PICTURES: Inside the flooded historic Chapel on the Bridge crypt
It is understood this weekend’s Remembrance service at the site will still go ahead — weather permitting — as only the cellar of the medieval bridge chapel is currently under water (below).
Our pictures show the 15th century cellar under about 2-3ft of water this morning (Friday) — but tidemarks on the doors of the former prison cells show it had been around double that level.
The chapel was built in 1483 and was used by travellers to pray for a safe journey or to give thanks for a safe arrival in Rotherham.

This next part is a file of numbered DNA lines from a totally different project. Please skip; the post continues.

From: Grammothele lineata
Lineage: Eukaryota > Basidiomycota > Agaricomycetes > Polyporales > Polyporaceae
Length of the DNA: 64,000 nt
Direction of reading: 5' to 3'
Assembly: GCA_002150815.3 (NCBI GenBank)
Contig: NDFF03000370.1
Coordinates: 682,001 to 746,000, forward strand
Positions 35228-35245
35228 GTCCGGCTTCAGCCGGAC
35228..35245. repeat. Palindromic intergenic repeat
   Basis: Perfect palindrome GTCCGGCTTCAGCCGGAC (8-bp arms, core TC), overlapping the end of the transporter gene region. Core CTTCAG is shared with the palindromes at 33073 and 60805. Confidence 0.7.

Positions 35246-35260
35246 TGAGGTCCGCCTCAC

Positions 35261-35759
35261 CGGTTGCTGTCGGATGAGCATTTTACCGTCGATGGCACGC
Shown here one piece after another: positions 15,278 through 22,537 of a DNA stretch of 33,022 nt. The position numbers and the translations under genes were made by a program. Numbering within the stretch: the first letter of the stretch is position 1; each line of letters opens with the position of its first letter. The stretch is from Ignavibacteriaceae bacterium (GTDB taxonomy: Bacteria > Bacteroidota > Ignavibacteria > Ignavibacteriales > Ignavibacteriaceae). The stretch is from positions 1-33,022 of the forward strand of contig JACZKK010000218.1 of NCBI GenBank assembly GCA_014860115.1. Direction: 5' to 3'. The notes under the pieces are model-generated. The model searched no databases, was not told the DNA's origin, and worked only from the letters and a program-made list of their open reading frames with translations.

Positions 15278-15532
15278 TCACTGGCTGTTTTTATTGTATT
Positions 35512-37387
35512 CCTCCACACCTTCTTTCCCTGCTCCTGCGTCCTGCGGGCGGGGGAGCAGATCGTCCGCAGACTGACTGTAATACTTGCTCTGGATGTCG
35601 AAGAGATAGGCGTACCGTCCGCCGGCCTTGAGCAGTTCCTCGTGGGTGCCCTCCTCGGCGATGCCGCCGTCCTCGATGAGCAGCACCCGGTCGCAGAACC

In 1778, work began on converting the almshouse to a prison at the cost of £136. But when a new courthouse and jail opened in 1826, the chapel was rented as a house. And by 1888 it was used as a tobacconist and newsagents.
The bottom of the chapel is shaped like the bow of a ship to allow fast water in the River Don to flow easily down both sides — not just hit a solid wall.
It is one of four surviving medieval bridge chapels in the country.
The nearby Bridge Inn pub was badly hit overnight. Water was still pouring into the pub this morning through a smashed widow in the men’s toilet, which overlooks the River Don (below).